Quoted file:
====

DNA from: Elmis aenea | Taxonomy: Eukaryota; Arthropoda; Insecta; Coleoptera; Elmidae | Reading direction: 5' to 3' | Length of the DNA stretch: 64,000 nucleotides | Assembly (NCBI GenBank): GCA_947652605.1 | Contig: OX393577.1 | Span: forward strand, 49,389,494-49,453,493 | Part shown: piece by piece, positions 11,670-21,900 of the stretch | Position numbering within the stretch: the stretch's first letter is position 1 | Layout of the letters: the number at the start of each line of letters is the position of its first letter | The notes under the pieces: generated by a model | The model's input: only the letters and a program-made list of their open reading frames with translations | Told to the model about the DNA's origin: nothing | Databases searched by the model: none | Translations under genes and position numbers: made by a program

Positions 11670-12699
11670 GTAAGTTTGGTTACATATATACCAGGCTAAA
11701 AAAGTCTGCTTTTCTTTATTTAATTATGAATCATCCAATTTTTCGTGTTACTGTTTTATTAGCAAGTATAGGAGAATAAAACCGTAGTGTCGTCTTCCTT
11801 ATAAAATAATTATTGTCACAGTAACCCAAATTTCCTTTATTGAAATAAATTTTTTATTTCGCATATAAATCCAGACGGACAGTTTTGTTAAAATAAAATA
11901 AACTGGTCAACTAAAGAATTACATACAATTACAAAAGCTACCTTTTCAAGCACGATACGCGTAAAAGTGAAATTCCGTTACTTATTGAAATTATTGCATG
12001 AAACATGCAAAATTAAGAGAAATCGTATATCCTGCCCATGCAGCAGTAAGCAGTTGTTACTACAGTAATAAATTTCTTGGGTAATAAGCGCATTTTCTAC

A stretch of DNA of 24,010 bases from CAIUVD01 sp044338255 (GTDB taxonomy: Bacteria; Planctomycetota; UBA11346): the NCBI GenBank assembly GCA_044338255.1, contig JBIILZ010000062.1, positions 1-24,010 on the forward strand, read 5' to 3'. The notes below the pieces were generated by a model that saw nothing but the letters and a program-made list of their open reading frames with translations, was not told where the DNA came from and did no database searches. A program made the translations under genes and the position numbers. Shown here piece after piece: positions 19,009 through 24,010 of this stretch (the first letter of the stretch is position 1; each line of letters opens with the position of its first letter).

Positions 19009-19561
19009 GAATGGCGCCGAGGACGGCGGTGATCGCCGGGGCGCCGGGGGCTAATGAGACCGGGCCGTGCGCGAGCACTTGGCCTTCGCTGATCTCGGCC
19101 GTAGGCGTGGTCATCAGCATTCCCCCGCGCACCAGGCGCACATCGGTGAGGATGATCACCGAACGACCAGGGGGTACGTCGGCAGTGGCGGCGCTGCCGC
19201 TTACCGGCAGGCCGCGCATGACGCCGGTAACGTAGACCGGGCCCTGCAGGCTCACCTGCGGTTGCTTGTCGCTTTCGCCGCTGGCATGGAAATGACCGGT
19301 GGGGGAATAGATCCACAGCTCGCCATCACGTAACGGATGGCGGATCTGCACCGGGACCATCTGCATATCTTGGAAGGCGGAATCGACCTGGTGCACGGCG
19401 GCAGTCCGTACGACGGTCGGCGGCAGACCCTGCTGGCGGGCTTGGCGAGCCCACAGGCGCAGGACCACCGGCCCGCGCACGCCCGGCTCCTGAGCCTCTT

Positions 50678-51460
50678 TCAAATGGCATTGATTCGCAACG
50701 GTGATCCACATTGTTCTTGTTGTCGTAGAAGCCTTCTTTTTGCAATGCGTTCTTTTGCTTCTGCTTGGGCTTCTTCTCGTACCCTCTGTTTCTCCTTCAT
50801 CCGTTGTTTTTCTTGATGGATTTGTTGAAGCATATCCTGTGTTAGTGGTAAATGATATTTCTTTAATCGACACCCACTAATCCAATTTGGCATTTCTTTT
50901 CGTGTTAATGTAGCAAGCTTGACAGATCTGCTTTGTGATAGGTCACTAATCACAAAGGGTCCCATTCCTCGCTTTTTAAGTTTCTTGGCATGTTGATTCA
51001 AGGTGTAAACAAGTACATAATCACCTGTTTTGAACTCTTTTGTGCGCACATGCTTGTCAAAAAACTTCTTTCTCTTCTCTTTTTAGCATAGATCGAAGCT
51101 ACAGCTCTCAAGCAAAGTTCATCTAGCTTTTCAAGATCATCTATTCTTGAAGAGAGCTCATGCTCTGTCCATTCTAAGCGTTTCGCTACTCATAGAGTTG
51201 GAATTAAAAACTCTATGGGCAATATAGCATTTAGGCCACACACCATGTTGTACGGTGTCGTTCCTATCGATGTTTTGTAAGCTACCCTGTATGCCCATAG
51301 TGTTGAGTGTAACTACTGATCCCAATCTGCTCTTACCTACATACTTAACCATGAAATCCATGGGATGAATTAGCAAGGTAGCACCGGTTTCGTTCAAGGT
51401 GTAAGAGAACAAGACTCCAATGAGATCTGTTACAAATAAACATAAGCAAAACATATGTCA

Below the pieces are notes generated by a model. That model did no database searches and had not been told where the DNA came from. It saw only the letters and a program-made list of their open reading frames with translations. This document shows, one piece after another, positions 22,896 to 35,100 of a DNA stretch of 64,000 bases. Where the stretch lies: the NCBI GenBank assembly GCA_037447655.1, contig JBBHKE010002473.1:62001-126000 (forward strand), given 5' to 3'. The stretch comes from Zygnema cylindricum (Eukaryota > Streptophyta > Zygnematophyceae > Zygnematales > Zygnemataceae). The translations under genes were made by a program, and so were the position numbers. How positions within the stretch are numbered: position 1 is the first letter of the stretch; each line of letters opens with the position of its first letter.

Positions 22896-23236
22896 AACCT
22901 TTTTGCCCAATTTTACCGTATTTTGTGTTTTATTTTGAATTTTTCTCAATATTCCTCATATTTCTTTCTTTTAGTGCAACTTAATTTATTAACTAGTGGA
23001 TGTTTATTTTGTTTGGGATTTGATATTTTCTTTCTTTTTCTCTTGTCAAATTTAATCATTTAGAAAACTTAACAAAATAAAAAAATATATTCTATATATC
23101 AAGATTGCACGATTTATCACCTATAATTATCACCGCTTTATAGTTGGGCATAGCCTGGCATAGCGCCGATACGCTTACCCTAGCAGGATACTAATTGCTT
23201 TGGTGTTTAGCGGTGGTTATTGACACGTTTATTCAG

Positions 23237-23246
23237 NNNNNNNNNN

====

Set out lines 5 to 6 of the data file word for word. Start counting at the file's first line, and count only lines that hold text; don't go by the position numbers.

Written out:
11801 ATAAAATAATTATTGTCACAGTAACCCAAATTTCCTTTATTGAAATAAATTTTTTATTTCGCATATAAATCCAGACGGACAGTTTTGTTAAAATAAAATA
11901 AACTGGTCAACTAAAGAATTACATACAATTACAAAAGCTACCTTTTCAAGCACGATACGCGTAAAAGTGAAATTCCGTTACTTATTGAAATTATTGCATG